• More than 200 different viruses are known to cause the symptoms of the common cold.
  • Symptoms of the common cold usually begin 2 to 3 days after infection and often include:
    • mucus buildup in your nose
    • difficulty breathing through your nose
    • swelling of your sinuses
    • sneezing
    • sore throat
    • cough
    • headache
    • fever that is usually slight but can climb to 102 degrees Fahrenheit in infants and young children.
  • Cold symptoms can last from 2 to 14 days, but like most people, you'll probably recover in a week. If symptoms occur often or last much longer than 2 weeks, you might have an allergy rather than a cold.
  • There is no cure for the common cold, but you can get relief from your cold symptoms by resting in bed, drinking plenty of fluids, gargling with warm salt water or using throat sprays or lozenges for a scratchy or sore throat, using petroleum jelly for a raw nose, and taking aspirin or acetaminophen for headache or fever.

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News Articles

  • Chinese Man Hospitalized With H5N6 Bird Flu

    A man in China has been hospitalized with the H5N6 strain of avian flu, which is one of several potentially dangerous strains that can infect humans. More...

  • Flu Shot Might Help Ward Off Severe COVID

    If you are infected with COVID-19, having had a flu shot makes it less likely you will suffer severe body-wide infection, blood clots, have a stroke or be treated in an intensive care unit, according to the study. More...

  • Your Job Could Put You at Much Higher Risk for Flu

    Your job may significantly increase your risk of catching the flu, with potential implications for the spread of other infectious diseases including COVID-19, according to new research. More...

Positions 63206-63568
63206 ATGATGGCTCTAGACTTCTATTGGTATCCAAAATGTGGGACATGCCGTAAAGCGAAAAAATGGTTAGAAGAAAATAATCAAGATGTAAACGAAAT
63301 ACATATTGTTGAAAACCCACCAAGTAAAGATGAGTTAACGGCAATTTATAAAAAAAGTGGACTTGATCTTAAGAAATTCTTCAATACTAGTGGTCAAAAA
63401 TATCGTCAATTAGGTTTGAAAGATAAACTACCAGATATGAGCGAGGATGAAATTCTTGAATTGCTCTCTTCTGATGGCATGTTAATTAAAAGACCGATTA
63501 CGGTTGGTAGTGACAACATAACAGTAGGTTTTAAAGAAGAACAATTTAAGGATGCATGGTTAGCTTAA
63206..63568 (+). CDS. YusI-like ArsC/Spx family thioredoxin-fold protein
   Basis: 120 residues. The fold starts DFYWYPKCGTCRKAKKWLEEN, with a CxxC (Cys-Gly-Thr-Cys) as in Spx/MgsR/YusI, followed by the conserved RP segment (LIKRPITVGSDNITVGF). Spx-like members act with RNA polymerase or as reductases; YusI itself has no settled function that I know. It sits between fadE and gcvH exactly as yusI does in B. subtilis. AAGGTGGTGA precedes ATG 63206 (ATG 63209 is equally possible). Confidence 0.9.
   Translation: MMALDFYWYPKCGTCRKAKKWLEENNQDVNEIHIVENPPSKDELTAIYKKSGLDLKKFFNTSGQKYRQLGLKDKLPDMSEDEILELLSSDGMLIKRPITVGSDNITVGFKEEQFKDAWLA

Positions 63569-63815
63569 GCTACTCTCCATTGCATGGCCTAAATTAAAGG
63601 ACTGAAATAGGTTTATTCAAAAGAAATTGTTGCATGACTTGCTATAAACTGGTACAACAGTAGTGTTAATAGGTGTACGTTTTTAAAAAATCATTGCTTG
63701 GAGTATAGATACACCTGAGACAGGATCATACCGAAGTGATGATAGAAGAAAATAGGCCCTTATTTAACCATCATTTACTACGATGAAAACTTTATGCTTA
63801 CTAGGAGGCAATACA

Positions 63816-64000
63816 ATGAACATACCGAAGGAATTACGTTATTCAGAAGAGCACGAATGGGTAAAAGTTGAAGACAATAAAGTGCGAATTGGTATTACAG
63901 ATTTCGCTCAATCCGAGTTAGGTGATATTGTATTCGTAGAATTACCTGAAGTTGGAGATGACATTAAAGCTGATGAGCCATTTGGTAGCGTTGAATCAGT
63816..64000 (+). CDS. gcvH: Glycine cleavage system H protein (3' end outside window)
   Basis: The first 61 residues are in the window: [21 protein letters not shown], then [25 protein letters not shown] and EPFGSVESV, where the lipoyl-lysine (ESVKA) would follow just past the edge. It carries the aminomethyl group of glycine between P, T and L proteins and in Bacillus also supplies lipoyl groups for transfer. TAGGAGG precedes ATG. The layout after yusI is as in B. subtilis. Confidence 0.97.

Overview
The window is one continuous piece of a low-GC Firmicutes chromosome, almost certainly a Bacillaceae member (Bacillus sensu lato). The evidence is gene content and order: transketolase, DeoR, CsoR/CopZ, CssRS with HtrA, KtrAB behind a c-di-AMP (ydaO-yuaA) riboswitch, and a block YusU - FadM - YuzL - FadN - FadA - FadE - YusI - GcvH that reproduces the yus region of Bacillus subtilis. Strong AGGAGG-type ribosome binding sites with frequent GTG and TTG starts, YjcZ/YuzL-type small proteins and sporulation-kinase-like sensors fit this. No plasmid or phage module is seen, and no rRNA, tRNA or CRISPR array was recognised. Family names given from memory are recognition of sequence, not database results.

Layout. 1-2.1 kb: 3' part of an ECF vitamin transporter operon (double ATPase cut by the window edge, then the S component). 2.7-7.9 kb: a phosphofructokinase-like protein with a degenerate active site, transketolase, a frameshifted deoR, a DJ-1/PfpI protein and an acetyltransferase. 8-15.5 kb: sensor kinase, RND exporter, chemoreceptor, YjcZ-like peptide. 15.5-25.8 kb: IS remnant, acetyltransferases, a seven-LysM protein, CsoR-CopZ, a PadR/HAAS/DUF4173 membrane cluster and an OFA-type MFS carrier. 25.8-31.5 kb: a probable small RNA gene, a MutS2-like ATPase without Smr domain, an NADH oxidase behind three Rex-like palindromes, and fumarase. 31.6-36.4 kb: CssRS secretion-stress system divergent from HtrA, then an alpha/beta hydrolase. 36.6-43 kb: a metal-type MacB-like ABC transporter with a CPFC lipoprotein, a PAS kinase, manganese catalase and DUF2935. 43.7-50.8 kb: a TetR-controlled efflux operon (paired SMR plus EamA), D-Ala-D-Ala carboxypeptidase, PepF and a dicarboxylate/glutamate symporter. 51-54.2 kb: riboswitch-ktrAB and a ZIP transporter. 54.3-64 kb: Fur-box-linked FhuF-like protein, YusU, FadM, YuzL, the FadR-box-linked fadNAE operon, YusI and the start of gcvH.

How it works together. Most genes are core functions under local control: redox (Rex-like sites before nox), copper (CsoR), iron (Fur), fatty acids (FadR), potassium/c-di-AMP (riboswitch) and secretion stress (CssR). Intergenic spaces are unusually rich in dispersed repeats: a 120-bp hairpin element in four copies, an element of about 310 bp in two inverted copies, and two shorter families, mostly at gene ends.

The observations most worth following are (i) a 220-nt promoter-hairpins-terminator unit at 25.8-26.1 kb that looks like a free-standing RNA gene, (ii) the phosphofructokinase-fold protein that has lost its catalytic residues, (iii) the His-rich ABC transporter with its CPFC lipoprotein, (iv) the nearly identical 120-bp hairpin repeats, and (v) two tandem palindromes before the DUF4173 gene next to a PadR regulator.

• As COVID Rules Ease, Common Colds Rebound Across America

    These folks are part of a nationwide trend occurring as COVID-19 vaccinations rise, masks drop, protective restrictions lift, and life returns to some semblance of normal, experts say. More...

  • More Evidence Flu Shot Is Safe in Pregnancy

    There's more proof that getting a flu shot during pregnancy doesn't pose a risk to children's health. More...

  • 22 More
    • AHA News: Flu May Play Part in Plaque-Rupturing Heart Attacks

      Getting a flu vaccine can reduce the risk of a common type of heart attack in people 60 and older, according to new research that suggests the virus plays a role in rupturing plaque. More...

    • U.S. Flu Vaccinations Hit New Record High This Season

      In all, 43.5% of respondents said they had already had a flu shot, 13.5% said they would "definitely" get one; and 9.3% said they would "probably" do so. More...

    • Not the Flu: COVID Death Risk Is 3.5 Times That of Influenza

      The risk of death from COVID-19 is more than triple that from seasonal flu, researchers in Canada say. More...

    • Kids Who Got Flu Shot Had Milder COVID Symptoms: Study

      Here's a new reason to make sure your kids get their seasonal flu shot. A new study showed that it reduces kids' risk for symptoms and severe illness if they get COVID-19. More...

    • What Happened to the Flu This Year?

      The United States has far fewer flu cases than normal, and experts say it's probably due to measures people are taking to protect themselves from COVID-19. More...

    • High-Dose Flu Shot No Better for Heart Patients

      Getting a high-dose flu shot instead of a regular dose doesn't further reduce the risk of serious flu-complications, hospitalization or death in people with heart disease, new research shows. More...

    • Are Scientists Close to a 'Universal' Flu Vaccine?

      Scientists say they may be getting closer to creating a universal flu vaccine. More...